Reflecting on the controversial opening production of Tallinn's Old Town Days, director and screenwriter Ilmar Raag, who is taking over as Professor of Liberal Arts at the University of Tartu on Thursday, found that it's time Estonians made peace with their past, including its difficult chapters.
"When I saw the clip of part of the [Tuesday] rehearsal, my first reaction was almost similar to that expressed in the social media post," Raag said on Vikerraadio's morning show on Thursday, referring to Reform MP Kristen Michal's sharing of the clip on Facebook on Wednesday. "But taking a closer look at the clip, even taken out of context, elements of it don't fit with Soviet propaganda."
Raag noted that footage of Soviet tanks entering Tallinn was played in the background of a "cheerful Young Pioneer recitation," and that not all of the children were dressed in nice clothes, although during that time, children attended festive events in white blouses and red neckerchiefs.
"In other words, had the same thing been onstage 30 years ago, it would have been the target of Soviet producers' criticism as well for the propaganda not being conducted stylishly," he explained.
Raag considered it an interesting question, whether propaganda from that time period can be shown without commentary.
"Some films were produced during the Soviet era which showed Nazis, such as 'Seventeen Moments of Spring,'" he recalled. "If we took away the audio altogether and only watched the video, then you would feel as though this were a psychological film about the difficult life of Gestapo workers."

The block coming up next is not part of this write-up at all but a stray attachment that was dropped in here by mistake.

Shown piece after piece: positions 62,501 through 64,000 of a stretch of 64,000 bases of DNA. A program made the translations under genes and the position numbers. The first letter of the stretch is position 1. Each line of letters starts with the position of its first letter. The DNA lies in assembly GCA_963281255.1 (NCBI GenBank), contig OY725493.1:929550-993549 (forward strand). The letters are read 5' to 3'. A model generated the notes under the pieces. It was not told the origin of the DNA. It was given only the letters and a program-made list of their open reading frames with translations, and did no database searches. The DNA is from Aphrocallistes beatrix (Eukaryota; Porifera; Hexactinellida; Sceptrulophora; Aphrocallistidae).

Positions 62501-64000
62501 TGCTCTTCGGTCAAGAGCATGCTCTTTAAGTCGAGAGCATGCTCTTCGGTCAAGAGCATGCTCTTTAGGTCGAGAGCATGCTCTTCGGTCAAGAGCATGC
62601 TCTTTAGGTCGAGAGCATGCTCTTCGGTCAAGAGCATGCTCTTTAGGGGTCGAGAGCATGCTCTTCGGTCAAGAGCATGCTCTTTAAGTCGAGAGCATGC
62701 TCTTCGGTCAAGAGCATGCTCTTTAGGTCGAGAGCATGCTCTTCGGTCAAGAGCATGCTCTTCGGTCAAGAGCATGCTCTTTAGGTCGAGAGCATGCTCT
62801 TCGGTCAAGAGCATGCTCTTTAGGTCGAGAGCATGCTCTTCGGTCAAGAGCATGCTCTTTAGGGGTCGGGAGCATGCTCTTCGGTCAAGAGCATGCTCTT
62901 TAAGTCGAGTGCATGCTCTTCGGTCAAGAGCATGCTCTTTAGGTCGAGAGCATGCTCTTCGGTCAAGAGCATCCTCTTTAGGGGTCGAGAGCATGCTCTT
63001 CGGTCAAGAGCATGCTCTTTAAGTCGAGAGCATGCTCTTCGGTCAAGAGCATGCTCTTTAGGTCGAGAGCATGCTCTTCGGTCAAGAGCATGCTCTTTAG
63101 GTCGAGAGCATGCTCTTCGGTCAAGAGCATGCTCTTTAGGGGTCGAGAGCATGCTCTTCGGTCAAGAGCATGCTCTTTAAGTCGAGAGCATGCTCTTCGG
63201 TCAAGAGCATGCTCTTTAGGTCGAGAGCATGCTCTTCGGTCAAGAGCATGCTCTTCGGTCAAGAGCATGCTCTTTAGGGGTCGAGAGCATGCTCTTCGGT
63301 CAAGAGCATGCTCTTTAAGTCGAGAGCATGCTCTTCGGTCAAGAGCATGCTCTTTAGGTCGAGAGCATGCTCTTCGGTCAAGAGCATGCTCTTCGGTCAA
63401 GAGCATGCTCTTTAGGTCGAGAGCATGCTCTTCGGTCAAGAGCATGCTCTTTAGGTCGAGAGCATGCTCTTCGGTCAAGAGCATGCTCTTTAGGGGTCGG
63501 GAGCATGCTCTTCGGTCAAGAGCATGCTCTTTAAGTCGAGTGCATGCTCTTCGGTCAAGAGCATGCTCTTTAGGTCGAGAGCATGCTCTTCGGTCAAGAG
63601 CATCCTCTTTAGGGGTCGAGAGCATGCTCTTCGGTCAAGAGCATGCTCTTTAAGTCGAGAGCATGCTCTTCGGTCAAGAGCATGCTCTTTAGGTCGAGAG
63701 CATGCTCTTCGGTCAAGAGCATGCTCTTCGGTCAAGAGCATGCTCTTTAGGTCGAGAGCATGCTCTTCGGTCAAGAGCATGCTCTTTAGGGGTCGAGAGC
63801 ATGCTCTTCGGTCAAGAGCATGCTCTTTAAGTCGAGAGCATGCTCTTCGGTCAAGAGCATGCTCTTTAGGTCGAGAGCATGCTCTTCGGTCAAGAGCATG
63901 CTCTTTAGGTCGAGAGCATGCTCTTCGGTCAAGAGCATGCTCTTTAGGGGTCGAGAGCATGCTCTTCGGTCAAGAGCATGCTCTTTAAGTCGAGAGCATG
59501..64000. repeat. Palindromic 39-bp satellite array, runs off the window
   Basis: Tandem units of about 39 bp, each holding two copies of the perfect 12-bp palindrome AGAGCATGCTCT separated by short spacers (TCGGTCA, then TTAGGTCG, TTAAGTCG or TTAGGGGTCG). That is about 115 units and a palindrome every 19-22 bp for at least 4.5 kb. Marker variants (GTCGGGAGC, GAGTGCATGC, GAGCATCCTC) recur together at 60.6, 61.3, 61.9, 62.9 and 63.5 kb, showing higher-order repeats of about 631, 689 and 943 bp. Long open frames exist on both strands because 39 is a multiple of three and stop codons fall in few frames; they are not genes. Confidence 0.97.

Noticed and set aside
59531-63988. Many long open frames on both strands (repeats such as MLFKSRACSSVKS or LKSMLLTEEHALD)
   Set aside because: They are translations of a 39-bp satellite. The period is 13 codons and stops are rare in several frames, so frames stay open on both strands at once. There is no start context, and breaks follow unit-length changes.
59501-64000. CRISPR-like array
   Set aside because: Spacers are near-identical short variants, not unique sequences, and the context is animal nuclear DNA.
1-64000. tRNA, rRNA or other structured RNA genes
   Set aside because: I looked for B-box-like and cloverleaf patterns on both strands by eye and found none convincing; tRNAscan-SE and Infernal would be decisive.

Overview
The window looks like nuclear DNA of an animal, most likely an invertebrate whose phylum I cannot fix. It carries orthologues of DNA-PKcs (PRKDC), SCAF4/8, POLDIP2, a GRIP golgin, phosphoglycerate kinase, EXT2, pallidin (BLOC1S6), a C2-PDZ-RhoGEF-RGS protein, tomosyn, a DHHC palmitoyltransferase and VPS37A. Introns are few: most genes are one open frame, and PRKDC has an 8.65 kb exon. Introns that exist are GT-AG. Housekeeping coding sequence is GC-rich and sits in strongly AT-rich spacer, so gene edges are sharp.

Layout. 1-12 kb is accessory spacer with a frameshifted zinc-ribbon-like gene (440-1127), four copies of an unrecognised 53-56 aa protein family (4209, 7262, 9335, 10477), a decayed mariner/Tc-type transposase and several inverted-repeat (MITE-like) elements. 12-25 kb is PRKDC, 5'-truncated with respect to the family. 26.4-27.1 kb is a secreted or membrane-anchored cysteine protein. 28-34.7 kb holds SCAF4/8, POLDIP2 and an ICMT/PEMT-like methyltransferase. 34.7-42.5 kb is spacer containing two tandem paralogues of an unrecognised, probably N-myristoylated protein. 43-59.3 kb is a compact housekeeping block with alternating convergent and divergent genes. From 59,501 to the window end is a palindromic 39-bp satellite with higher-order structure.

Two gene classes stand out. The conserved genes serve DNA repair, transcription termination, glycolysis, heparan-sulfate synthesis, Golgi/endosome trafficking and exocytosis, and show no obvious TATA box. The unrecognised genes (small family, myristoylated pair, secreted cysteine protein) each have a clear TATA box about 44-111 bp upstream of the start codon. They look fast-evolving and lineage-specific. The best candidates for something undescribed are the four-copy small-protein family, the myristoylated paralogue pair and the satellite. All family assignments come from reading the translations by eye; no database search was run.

The incoming professor acknowledged that there are still many people who have painful memories of the Soviet era, but also noted that there are those who recall the prevalence of Soviet-era bans, which is why this may prompt painful reactions today.
"But where does the danger lie?" he asked. "That we go so far in our desire to deny that we dare not face the truth. The truth is that Soviet-era agitprop, which tried to hide reality, utilized humane and beautiful rhetoric. Official speeches in Nazi Germany likewise not only spoke of burning Jews in ovens — the focus was on fighting for European culture. In a similar vein, the message in the clip from he Old Town Days production was that we are one big, friendly country and we don't have any strife. Which is the opposite of what reality was. If we forget how this propaganda was done, we run the risk of stepping on the same rake twice."
According to Raag, Estonia is moving toward a stage in which it should be able to make peace with its past in such a way that Estonians can view it neutrally.
"The Soviet era was full of paradoxes," he said. "Let us recall, for example, that some of our film industry's biggest films, such as 'Viimne reliikvia,' 'Kevade' and 'Nipernaadi' were all products of the Soviet era. In other words, things were produced that were not to the liking of the officials and ideologues of the time. We should consider this period as more nuanced. The question is, what context do we put this in? If we are talking about it in the context of the course of history, such as this production, then that is appropriate."
Raag recalled that there has occasionally been talk in Estonia of banning Soviet symbols and songs, similarly to how Nazi symbolism has been banned.
"This brings up the question — are we afraid of songs, then?" he asked. "Do we have doubts that our own values and songs aren't strong enough? Are we seriously so weak that if we hear songs from the past, then they will change us? In that case, the problem isn't the songs from the past, but rather our current values and songs."
Watch the full-length video of Wednesday evening's production about the 20th Century in Estonia here.
Editor: Aili Vahtla